Posted by on Apr 25, 2016 in Prostate cancer | 0 comments

In a nutshell

This phase III trial aims to evaluate if metformin (Glucophage) can delay the time to progression in men with low-risk prostate cancer. The main outcome to be investigated is disease progression based on the need for treatment or biopsy results. The trial is recruiting in several locations in Canada.

The details

Metformin is a drug commonly used in the management of diabetes. Metformin works by suppressing glucose production in the liver and increasing the body's sensitivity to insulin. Recent studies have suggested that metformin may also affect the progression of certain cancers.

This trial will examine the effectiveness of metformin in delaying disease progression in men undergoing active surveillance for low-risk prostate cancer. Disease progression will be measured by regular biopsies (tissue samples) from the prostate gland and the time until primary treatment is needed. Disease progression will be monitored over the course of 3 years.

Who are they looking for?

The study will recruit about 408 men with localized prostate cancer, who have not yet undergone any treatment, and who are candidates for active surveillance. Participants should have low-risk prostate cancer. Participants should have a life expectancy of at least 5 years.

Previous treatment for prostate cancer is not permitted (including any prostate surgery, hormone therapy, chemotherapy, radiation therapy, and oral steroids). The use of medication for urinary symptoms (such as finasteride, dutasteride, flutamide, and bicalutamide) must be stopped at least 6 months before taking part. Previous exposure to metformin within 12 months of taking part is not permitted. Participants should not have a history of diabetes, substance abuse, heart or blood vessel disease, or abnormal liver functioning. Participants should not present with any other cancers that were active within the last 5 years (with the exception of treated skin cancer), or present with any significant or uncontrolled medical or psychiatric illnesses.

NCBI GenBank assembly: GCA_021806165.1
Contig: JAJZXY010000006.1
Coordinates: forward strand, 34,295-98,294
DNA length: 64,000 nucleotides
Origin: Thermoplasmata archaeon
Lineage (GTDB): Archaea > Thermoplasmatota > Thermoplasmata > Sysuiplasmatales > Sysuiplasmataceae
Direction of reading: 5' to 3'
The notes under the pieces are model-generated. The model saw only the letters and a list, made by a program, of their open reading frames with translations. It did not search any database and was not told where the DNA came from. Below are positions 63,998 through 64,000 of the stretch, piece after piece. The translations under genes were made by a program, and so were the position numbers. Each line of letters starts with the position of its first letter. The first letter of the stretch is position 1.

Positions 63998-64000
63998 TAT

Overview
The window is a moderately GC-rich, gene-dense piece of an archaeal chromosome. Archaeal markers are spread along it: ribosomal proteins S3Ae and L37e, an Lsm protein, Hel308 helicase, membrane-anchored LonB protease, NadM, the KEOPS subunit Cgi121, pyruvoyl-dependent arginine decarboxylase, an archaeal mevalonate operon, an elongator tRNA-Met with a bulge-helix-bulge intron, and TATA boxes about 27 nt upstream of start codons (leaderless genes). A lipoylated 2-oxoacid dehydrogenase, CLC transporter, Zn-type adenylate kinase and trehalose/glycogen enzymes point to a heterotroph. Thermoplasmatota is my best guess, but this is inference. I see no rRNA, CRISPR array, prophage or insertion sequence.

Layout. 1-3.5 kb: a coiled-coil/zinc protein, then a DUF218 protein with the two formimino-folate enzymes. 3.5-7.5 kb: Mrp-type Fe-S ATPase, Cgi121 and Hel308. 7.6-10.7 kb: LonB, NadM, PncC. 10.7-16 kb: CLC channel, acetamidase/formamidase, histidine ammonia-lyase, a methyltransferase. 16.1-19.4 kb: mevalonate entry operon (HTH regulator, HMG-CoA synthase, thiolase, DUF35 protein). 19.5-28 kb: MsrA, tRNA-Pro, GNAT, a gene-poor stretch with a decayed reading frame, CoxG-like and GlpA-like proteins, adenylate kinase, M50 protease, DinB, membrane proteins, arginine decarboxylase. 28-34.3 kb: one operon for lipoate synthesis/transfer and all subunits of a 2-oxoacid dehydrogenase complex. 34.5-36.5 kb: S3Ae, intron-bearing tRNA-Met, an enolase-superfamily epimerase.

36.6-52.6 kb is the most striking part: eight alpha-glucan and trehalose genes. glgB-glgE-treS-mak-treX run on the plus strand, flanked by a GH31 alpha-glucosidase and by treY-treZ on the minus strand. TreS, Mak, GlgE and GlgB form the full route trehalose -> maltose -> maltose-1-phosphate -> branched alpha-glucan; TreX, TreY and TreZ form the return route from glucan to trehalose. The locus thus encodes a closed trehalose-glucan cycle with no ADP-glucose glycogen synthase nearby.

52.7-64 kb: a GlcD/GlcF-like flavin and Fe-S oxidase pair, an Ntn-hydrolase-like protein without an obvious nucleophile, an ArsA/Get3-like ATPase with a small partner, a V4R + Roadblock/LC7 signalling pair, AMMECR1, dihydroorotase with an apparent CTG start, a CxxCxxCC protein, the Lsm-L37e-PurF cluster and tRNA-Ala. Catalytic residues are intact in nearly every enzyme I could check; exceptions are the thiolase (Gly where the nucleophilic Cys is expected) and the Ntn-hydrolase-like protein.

How will it work

Participants will be randomly allocated to either undergo treatment with metformin or placebo (a control substance with no effect on the body). 850 mg of metformin will be administered once daily for one month, followed by 850 mg of metformin twice daily for 35 months.

Disease progression will be monitored over the course of 3 years. Regular biopsies will measure any changes in Gleason score and the number of positive samples (tissue that contains cancer cells). The length of time until treatment needs to be initiated will also be recorded in both treatment groups. Questionnaires will keep a record of the patients’ disease-related anxiety and treatment satisfaction. Regular rectal examinations and blood tests will be carried out, as will a record of the number of side effects associated with metformin.

Clinical trial locations

Locations near 20147, United States (Change):
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Study ID:NCT01864096
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